Two types of 3D stereophotogrammetry were conducted. Cone beam computed tomography (CBCT) data were obtained both before surgery and at 4–6 weeks after surgery, and 3D digital photographs were taken before surgery (T1) and at 6 months after surgery (T2). Fifteen anthropometric parameters were measured, including baseline, nasal, and nasolabial parameters ( Table 1 and Fig. 3 ). The sagittal and vertical movement of hard tissue landmarks (the ANS, the midline point at the innermost curvature point from the maxillary ANS to the crest of the maxillary alveolar process (A point), and the midpoint of the upper incisor edge (UI level)) and soft tissue landmarks (pronasale (prn), subnasale (sn), and labiale superioris (ls)) were also measured.

Table 1
Definitions of landmarks and measurements in the assessment of 3D nasolabial changes a .
Parameter Anthropometric landmarks Abbreviation
Baseline parameter
(1) Inter-canthal distance Endocanthion R en–L en
Nasal parameters
(2) Nasal height Nasion, subnasale n–sn
(3) Nasal length Nasion, pronasale n–prn
(4) Nasal tip protrusion Subnasale, pronasale sn–prn
(5) Alar width The most lateral point on the curved base line of each ala, alar points R al–L al
(6) Alar base width Alar base points R alB–L alB
(7) Right vertical nostril show dimension Right vertical nostril show points q–r
(8) Left vertical nostril show dimension Left vertical nostril show points s–t
(9) Columellar length Labiale superioris, stomium ls–sto
Lip parameters
(10) Cutaneous height of upper lip Subnasale, highest point of columella sn–c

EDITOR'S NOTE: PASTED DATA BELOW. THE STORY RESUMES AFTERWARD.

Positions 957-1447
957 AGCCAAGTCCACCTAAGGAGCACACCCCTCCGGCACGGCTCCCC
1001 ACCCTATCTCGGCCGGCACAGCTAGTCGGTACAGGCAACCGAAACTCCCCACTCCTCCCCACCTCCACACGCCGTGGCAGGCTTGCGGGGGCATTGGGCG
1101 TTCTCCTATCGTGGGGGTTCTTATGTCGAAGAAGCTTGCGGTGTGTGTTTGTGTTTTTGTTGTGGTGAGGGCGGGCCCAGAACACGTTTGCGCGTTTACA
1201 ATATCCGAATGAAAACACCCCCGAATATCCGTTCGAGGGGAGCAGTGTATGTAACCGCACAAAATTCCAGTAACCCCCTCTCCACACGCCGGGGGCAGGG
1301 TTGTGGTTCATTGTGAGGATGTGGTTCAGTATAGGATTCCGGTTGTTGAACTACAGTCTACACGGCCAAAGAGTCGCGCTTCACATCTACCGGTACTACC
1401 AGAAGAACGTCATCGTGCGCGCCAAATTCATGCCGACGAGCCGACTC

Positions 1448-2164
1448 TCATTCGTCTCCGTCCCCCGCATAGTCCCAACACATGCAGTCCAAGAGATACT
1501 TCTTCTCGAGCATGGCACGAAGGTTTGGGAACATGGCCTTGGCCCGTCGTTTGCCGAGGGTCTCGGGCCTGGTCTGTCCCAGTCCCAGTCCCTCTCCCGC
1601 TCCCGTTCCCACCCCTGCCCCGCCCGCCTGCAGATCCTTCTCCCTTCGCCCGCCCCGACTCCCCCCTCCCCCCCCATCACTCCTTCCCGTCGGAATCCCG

(11) Overall upper lip height Subnasale, labiale superioris sn–ls
(12) Vermilion height of upper lip Subnasale, stomium sn–sto
(13) Lower prolabial width Right and left crista philtrum R cphi–L cphi
(14) Upper lip protrusion Tragus, labiale superioris tr–ls
(15) Nasolabial angle (at MSR plane) Nasion, subnasale, labiale superioris NLA

3D, three-dimensional; MSR plane, mid-sagittal reference plane.

a Anthropometric landmarks and measurements were defined according to Farkas (Farkas LG. Anthropometry of the head and face. New York: Raven Press, 1994: 103–108, 112, 850).

Fig. 3
Outcome measures for 15 anthropometric parameters: (1) inter-canthal distance, (2) nasal height, (3) nasal length, (4) nasal tip protrusion, (5) nasal width, (6) alar base width, (7) right and (8) left nostril show vertical dimension, (9) columellar length, (10) cutaneous height of the upper lip, (11) overall upper lip height, (12) vermilion height of the upper lip, (13) lower prolabial width, (14) upper lip protrusion, and (15) nasolabial angle (on midsagittal plane).

CBCT capture and image processing

CBCT was performed using an i-CAT scanner (Imaging Sciences International, Hatfield, PA, USA) with 14-bit grey-scale resolution and a voxel size of 0.4 mm 3 . The CBCT data were constructed into 3D CBCT models. The head position was then oriented to the reference planes ( Fig. 4 ). Bone tissue and skin tissue surface images were segmented according to different thresholds of Hounsfield units and then superimposed. After the superimposition of the bone tissue surface images before and after orthognathic surgery, directional movements of the maxilla were measured in the x , y , and z planes. 3D CBCT image rendering, registration, superimposition, and skeletal measurements were conducted using Vultus software (3dMD, Atlanta, GA, USA).

Jan 17, 2018 | Posted by in Oral and Maxillofacial Surgery | Comments Off on Effects of two alar base suture techniques suture techniques on nasolabial changes after bimaxillary orthognathic surgery in Taiwanese patients with class III malocclusions